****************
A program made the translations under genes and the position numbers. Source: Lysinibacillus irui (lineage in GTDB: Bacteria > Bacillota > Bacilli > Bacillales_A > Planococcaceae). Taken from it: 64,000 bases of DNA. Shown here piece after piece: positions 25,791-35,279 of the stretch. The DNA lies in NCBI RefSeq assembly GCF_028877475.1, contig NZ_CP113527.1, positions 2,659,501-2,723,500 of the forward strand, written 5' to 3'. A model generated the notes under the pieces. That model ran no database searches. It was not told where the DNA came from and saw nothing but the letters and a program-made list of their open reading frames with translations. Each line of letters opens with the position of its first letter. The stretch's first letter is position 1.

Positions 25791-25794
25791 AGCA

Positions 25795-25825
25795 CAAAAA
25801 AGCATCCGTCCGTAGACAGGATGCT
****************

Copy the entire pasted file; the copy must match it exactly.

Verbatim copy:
A program made the translations under genes and the position numbers. Source: Lysinibacillus irui (lineage in GTDB: Bacteria > Bacillota > Bacilli > Bacillales_A > Planococcaceae). Taken from it: 64,000 bases of DNA. Shown here piece after piece: positions 25,791-35,279 of the stretch. The DNA lies in NCBI RefSeq assembly GCF_028877475.1, contig NZ_CP113527.1, positions 2,659,501-2,723,500 of the forward strand, written 5' to 3'. A model generated the notes under the pieces. That model ran no database searches. It was not told where the DNA came from and saw nothing but the letters and a program-made list of their open reading frames with translations. Each line of letters opens with the position of its first letter. The stretch's first letter is position 1.

Positions 25791-25794
25791 AGCA

Positions 25795-25825
25795 CAAAAA
25801 AGCATCCGTCCGTAGACAGGATGCT